July 13, 2008
Childen See, Children Do

The following may also disturb you, but it explains a lot. It's from The Emotional Life of Nations, by Lloyd deMause - Chapter 8: Evolution of Childrearing.

Since children of the upper classes were sent out to wetnurse and then to school, many adults could agree with Talleyrand when he stated that he "had never slept under the same roof with his father and mother."49 Fathers were so distant that most could agree with Vandermonde, who said, "One blushes to think of loving one's children." When their children died, most fathers, like William Byrd, revealed no signs of grief, writing in their diaries the night of the death only that they had "good thoughts and good humor." Should a father try to play with his child, they were unable to summon the empathy needed to understand its capacities, as seen in the following typical interaction:
A gentleman was playing with his child of a year old, who began to cry. He ordered silence; the child did not obey; the father then began to whip it, but this terrified the child and increased its cries...The father thought the child would be ruined unless it was made to yield, and renewed his chastisement with increased severity.... On undressing it, a pin was discovered sticking into its back.
By the nineteenth century, some fathers began to relate to their children with some empathy, yet even they were seen as rare, as when Grigorii Belynskii was described as "the only father in the city who understood that in raising children it is not necessary to treat them like cattle."

It goes on, and is it any wonder that our world is dysfunctional, considering the emotional roots above and also below:

The problem with having only women raising children is that parenting is an emotionally demanding task, requiring considerable maturity, and throughout history girls have grown up universally despised. When a girl was born, said the Hebrews, "the walls wept." Japanese lullabies sang, "If it's a girl, stamp on her." In medieval Muslim cultures "a grave used to be prepared, even before delivery, beside the woman's resting place [and] if the new-born was a female she was immediately thrown by her mother into the grave." "Blessed is the door out of which goes a dead daughter" was a popular Italian proverb that was meant quite literally. Girls from birth have everywhere been considered full of dangerous pollution-the projected hatred of adults-and were therefore more often killed, exposed, abandoned, malnourished, raped and neglected than boys. Girls in traditional societies spent most of their growing up years trying to avoid being raped by their neighbors or employers and thereby being forced into a lives of prostitution. To expect horribly abused girls to magically become mature, loving caretakers when as teenagers they go to live as virtual slaves in a strange family simply goes against the conclusions of every clinical study we have showing the disastrous effects of trauma upon the ability to mother.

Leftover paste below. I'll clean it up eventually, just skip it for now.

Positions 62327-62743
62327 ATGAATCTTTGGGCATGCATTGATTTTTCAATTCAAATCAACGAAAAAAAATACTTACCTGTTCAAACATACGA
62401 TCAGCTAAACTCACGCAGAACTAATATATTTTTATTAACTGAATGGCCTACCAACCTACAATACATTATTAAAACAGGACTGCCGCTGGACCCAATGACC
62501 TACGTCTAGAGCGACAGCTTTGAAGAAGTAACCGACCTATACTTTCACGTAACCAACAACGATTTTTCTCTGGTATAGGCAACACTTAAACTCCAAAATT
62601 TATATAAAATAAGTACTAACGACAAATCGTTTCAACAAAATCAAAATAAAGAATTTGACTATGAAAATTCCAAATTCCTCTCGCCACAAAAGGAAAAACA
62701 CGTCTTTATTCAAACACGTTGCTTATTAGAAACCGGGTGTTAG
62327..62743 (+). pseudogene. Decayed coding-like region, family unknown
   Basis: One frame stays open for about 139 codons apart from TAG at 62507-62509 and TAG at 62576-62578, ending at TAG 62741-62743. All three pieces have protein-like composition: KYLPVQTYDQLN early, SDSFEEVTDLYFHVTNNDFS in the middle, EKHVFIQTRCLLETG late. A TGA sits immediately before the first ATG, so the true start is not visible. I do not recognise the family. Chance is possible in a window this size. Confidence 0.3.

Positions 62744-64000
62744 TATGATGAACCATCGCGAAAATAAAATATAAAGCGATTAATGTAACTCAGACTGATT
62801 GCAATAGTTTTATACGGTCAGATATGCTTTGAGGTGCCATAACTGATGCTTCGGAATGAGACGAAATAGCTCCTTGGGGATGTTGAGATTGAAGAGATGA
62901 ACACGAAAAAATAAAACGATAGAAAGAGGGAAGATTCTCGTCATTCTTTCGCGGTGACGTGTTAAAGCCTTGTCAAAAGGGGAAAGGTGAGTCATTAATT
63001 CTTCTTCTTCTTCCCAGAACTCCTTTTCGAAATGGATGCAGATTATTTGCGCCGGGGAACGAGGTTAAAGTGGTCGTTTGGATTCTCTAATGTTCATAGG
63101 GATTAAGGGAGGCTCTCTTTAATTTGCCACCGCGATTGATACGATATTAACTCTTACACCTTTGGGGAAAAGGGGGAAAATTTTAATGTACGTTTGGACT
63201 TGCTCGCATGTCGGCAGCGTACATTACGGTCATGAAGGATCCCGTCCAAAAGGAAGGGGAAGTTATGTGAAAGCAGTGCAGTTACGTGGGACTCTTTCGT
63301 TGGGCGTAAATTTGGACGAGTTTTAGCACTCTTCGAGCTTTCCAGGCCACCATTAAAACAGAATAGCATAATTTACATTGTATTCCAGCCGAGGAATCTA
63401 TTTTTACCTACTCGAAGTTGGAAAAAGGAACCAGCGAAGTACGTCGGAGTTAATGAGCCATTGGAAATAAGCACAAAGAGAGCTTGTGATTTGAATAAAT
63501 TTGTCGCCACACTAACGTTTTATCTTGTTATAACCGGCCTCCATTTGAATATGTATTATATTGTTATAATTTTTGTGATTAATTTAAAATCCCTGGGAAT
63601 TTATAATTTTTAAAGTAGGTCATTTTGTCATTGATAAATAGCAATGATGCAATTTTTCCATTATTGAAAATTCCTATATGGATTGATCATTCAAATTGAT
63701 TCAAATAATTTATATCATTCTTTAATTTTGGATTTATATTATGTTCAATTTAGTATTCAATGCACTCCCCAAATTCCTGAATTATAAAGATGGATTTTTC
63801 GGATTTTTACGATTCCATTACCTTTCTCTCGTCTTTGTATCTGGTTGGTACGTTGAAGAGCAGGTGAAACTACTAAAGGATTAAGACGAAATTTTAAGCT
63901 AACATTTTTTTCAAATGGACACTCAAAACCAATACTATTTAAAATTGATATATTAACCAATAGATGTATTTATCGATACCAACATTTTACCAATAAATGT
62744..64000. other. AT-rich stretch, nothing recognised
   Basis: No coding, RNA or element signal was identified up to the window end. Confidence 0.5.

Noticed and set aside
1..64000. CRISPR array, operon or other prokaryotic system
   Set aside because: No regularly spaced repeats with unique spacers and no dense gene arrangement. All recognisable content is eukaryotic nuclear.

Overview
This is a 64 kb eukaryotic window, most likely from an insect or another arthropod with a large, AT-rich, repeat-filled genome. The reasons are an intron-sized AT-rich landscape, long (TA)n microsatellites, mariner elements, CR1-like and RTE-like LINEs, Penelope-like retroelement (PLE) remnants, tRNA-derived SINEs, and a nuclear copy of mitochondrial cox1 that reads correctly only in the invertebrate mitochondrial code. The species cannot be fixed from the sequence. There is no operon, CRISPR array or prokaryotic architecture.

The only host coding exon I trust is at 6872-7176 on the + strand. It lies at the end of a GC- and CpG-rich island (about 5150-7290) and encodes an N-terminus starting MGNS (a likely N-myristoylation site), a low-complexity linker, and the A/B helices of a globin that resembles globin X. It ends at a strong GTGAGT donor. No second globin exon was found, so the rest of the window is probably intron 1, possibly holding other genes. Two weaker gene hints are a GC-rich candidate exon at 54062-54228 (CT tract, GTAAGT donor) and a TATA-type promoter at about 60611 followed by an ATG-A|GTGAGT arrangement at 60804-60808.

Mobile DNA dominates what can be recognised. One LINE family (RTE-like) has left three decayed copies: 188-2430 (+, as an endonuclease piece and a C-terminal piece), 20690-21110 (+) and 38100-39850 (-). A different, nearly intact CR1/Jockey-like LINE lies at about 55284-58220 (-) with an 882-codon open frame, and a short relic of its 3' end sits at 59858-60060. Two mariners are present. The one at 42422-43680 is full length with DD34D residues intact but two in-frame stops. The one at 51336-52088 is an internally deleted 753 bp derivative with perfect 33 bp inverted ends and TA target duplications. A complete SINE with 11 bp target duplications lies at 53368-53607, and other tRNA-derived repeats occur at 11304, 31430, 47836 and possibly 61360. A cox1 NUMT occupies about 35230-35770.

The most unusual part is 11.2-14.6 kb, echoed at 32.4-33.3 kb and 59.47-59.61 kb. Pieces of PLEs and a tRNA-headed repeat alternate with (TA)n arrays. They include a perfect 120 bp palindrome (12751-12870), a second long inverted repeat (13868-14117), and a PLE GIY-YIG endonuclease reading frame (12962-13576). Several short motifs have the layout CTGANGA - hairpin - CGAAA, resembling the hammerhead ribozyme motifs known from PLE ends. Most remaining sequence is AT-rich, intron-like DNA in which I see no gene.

If you are interested, I urge you to read more of The Emotional Life of Nations, by Lloyd deMause, and also dedicate your life to breaking this chain.

Vinessa • 05:42 PM •

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